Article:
If we then take into account the expenses of outfit, voyage, means of getting up the country, and cost of living at the diggings, the prospect is not very cheering. If hardy, labouring men, by perseverance and care, can save a few hundred pounds in a few years, enduring all the inconveniences, attendant for that object, that may be to them something desirable; but a mere attainment of £150 or £200 per annum, with the living, travelling, and other costs deducted, cannot be any remuneration to gentlemen, or to such as leave any tolerable situations in England. Even such hardy workmen can do far better at other occupations in the colony. And here I come to the real inducements for people to emigrate to this colony. There are few active and careful people, excepting shopmen and clerks, of whom there is a glut — situations of course being limited — who may not do exceedingly well in Victoria. It is, in fact, the paradise of labour. The enormous and still continued influx of population has created an equivalent demand for houses, furniture, food, clothing, and everything necessary for civilised life. While this remains — and remain it will so long as gold flows down from the diggings — every species of labour is in the highest request. There is no mechanic or artizan; who has a trade in his fingers, who cannot make from his £1 to £1 10s. per day. Joiners, carpenters, bricklayers, slaters, brickmakers, quarrymen, woodmen, smiths, tailors, shoemakers, hatters, saddlers and harness-makers, wheel-wrights, gardeners, agricultural labourers, etc., with women for servants, find themselves exactly in the place where they are wanted. The commonest porters get their 10s. per day. The government pay for working on the roads is £3 per week, and they cannot procure half the men they want. I have seen gentlemen's sons very contentedly working on the roads at these wages of 10s. a day, with a tent for each party and a cook. Even carters up in the bush get £2 per week, a hut, and their rations. Shepherds — and any sort of a man, men getting into years and fit for nothing else, do for shepherds — get their £70 a year and rations. Men who can get a cart and horse, and cart goods up from the wharf into the town, or water or wood into it, can make their £3 and £4 a day. In fact, the opportunities for most lucrative occupation are endless. I have seen parties of gentlemen of high family taking goods on bullock-drays up to the diggings — a most profitable occupation at per £60 to £100 a ton. Those men who have been getting as agricultural labourers in England their 6s. or 12s. a week, and mechanics who there get their £1 or £2 a week, find it here, even when the high price of everything is taken into account, a most advantageous change for them to £3, £6, and £9 a week. Bullock drivers get £1 per day with rations.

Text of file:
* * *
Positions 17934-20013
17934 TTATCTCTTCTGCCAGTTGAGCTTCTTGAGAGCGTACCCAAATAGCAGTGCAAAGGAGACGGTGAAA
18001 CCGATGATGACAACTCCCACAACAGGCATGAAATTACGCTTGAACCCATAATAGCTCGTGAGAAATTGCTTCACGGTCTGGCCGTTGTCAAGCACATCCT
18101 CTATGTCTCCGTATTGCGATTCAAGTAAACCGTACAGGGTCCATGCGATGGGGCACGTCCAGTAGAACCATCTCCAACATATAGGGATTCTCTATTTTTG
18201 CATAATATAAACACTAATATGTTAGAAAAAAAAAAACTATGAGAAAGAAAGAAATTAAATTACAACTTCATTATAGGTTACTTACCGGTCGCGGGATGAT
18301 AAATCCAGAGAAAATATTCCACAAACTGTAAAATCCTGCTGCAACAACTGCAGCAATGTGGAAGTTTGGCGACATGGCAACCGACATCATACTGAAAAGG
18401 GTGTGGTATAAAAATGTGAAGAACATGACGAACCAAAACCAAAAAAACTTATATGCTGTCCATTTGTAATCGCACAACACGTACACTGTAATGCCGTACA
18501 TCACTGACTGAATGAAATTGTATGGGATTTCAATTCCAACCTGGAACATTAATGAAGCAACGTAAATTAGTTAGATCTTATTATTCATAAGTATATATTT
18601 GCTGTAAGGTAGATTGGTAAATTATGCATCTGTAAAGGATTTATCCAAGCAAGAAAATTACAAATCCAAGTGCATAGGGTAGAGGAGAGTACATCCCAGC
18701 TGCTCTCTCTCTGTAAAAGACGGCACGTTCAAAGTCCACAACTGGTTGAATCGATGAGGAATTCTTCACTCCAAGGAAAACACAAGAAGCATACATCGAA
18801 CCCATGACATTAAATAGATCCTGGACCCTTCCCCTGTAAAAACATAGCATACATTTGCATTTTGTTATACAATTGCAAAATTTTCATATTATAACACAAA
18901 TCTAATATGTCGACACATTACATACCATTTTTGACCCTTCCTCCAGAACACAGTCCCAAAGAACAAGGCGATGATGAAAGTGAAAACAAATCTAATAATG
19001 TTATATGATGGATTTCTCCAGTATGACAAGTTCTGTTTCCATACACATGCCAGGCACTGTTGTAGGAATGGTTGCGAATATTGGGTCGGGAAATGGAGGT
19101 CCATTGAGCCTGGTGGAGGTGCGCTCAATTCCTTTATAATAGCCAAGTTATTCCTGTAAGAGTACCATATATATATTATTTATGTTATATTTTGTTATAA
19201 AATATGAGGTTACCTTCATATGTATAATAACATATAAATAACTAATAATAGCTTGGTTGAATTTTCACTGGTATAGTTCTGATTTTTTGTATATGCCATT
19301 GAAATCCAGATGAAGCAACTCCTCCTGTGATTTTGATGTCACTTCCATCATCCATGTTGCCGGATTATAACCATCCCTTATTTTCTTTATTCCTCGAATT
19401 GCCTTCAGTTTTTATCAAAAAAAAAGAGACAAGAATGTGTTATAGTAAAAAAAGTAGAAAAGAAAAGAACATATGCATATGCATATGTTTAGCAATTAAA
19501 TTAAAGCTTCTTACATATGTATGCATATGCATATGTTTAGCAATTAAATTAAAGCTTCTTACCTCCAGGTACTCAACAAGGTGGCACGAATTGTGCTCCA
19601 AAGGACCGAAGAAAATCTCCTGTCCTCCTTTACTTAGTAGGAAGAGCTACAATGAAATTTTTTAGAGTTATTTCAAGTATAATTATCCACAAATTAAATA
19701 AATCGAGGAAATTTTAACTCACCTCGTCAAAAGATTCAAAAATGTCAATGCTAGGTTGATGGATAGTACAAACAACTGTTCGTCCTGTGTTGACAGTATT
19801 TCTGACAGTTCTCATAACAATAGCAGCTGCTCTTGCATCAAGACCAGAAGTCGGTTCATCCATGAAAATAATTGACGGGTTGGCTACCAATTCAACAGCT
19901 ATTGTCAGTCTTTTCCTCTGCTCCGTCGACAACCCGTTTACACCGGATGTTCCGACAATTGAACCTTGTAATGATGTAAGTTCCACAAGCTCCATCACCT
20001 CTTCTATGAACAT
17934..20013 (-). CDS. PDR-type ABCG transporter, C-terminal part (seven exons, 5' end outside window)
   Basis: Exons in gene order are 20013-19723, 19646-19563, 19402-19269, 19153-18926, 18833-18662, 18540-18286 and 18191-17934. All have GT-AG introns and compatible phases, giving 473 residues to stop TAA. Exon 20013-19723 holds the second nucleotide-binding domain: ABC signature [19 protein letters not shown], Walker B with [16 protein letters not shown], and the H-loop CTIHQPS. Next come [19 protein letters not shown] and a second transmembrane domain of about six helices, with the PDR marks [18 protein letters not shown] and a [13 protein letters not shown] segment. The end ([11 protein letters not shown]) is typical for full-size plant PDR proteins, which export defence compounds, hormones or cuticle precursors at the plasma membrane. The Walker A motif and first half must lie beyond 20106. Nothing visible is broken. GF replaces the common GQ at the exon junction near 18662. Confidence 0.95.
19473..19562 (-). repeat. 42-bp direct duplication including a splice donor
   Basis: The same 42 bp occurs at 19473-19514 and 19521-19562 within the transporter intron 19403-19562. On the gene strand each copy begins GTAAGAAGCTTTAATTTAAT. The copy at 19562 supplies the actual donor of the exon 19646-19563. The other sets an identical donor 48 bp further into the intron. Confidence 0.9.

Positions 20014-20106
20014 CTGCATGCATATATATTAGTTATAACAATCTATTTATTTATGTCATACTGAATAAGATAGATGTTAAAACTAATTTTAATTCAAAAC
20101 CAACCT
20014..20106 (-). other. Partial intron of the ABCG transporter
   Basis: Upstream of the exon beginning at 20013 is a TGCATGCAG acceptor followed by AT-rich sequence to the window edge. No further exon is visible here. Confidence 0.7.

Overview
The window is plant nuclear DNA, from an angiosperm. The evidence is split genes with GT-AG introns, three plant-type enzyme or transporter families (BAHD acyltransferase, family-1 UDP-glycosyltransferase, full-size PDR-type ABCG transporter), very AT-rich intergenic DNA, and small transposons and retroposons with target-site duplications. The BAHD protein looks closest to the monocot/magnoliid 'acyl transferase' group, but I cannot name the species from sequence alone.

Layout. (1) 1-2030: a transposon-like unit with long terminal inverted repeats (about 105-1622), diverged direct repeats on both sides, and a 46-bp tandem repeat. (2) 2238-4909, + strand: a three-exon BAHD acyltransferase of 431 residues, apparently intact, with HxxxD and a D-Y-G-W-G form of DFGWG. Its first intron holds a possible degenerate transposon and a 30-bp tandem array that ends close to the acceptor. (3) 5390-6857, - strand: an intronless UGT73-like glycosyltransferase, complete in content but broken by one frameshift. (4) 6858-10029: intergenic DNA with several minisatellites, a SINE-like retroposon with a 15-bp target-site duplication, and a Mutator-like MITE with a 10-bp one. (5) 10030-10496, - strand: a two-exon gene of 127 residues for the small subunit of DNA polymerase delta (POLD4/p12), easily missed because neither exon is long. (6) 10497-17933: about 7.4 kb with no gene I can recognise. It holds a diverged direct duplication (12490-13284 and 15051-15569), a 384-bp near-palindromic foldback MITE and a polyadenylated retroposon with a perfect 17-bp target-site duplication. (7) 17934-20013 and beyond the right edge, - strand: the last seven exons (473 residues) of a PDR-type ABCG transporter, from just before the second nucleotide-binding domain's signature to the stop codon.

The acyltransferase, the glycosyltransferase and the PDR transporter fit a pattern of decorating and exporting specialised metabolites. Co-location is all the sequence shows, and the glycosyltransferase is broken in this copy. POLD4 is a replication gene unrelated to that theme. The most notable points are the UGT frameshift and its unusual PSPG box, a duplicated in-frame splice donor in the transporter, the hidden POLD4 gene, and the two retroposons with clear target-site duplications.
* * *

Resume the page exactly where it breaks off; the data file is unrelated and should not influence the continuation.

Trade is as lucrative as labour, and numerous and enormous fortunes have been made since the discovery of the gold, and are still making in Melbourne and other parts of Victoria, by trade, and by watching the land market. Let, then, our countrymen at home consider the contents of my communication well, and they will be at no loss to see where the true advantage lies in this colony. Let them come as fast as they will, they cannot do wrong. There is labour enough, trade enough, room enough, and profit enough, for all. Let them only come divested of the empty delusion of making fortunes by gold-digging; the digging, planting, and selling of cabbages at a shilling a-piece is far preferable. Let them only come disabused of the idea that this country is a perfect paradise, and its climate that of the seventh heaven, and they will find a good country and a fine climate. Let them expect swinging heat and a host of pestilent flies in summer; a good share of rain, snow, and ice, as well as warm sunshine, in winter; plenty of stinging ants and other insects in the bush; and knowing the drawbacks, they will in a while learn to think little of them. Let them remember that it is unavoidably a country of thieves, and they will be on their guard; that thousands are rushing hither with the sole object of making fortunes as rapidly as they can, and that consequently this colony is the very hot-bed of speculation and of exorbitant charges, and they will come properly prepared with money to meet the inevitable demands upon them. They will then not expect too much conscience or to little grasping in those with whom they will have to deal. Let them tread under their feet the fable, that this country is so free from diseases and disordered health, that doctors are unnecessary, and they will endure with more patience the attacks that they are pretty sure to pass through before they are acclimated. In Melbourne alone there are already about a hundred and fifty doctors, who seem well employed, and at the diggings especially the doctors flourish. Fever, dysentery, and influenza are the prevalent and fatal disorders. But perhaps the hard, monotonous diet in the bush and at the diggings — tea, mutton, and heavy damper — heavy damper, mutton, and tea — with the vile trash they sell for spirits, have more to do with these illnesses, in connexion with the exposures to rapidly alternative heat, cold, and wet, than simply the climate itself. But if people only weigh these things in the scale with the allurements held out to them by interested parties, who draw Arabian Nights' pictures of Australian felicity for them, they have little to fear and much to hope here.